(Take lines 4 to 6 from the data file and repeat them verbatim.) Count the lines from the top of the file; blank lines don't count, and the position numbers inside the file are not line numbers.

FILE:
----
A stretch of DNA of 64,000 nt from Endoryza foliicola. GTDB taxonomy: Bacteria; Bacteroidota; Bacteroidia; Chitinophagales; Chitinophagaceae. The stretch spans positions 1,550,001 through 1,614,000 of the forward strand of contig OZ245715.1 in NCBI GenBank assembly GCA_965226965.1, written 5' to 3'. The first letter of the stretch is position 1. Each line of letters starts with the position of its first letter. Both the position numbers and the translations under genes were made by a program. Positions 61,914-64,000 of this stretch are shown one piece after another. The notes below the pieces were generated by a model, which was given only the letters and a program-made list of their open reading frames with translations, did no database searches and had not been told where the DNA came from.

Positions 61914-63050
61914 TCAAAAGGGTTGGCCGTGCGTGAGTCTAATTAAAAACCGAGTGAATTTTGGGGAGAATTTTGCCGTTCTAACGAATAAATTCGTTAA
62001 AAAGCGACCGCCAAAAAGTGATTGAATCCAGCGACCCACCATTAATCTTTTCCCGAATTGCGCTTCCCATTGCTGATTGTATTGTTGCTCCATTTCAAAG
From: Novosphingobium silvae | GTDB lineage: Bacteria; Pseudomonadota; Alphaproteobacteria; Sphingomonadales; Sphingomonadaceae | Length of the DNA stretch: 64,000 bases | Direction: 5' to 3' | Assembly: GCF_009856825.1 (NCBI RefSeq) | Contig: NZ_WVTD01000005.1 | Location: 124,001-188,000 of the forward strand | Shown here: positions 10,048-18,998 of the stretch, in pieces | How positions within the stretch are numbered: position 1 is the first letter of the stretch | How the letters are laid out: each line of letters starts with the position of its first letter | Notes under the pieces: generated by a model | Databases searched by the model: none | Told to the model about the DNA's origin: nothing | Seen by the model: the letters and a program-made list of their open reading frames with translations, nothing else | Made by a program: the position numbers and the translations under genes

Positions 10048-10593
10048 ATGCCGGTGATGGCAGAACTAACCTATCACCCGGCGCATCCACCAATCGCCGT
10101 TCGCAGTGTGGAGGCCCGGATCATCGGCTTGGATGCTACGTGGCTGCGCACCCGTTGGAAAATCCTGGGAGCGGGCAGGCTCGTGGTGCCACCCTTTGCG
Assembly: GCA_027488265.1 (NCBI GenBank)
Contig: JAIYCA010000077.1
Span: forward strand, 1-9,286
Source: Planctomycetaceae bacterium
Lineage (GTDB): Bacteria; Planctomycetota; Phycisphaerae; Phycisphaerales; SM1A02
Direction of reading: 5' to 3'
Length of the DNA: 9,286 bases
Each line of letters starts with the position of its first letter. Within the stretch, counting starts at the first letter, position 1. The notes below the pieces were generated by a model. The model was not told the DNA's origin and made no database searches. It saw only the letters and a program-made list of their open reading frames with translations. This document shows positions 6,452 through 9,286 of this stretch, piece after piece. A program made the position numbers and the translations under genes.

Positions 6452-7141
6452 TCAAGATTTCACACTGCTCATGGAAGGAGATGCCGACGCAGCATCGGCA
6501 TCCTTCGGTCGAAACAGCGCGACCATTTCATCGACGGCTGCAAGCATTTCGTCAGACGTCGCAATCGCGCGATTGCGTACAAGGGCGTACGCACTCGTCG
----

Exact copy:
62001 AAAGCGACCGCCAAAAAGTGATTGAATCCAGCGACCCACCATTAATCTTTTCCCGAATTGCGCTTCCCATTGCTGATTGTATTGTTGCTCCATTTCAAAG
From: Novosphingobium silvae | GTDB lineage: Bacteria; Pseudomonadota; Alphaproteobacteria; Sphingomonadales; Sphingomonadaceae | Length of the DNA stretch: 64,000 bases | Direction: 5' to 3' | Assembly: GCF_009856825.1 (NCBI RefSeq) | Contig: NZ_WVTD01000005.1 | Location: 124,001-188,000 of the forward strand | Shown here: positions 10,048-18,998 of the stretch, in pieces | How positions within the stretch are numbered: position 1 is the first letter of the stretch | How the letters are laid out: each line of letters starts with the position of its first letter | Notes under the pieces: generated by a model | Databases searched by the model: none | Told to the model about the DNA's origin: nothing | Seen by the model: the letters and a program-made list of their open reading frames with translations, nothing else | Made by a program: the position numbers and the translations under genes

Positions 10048-10593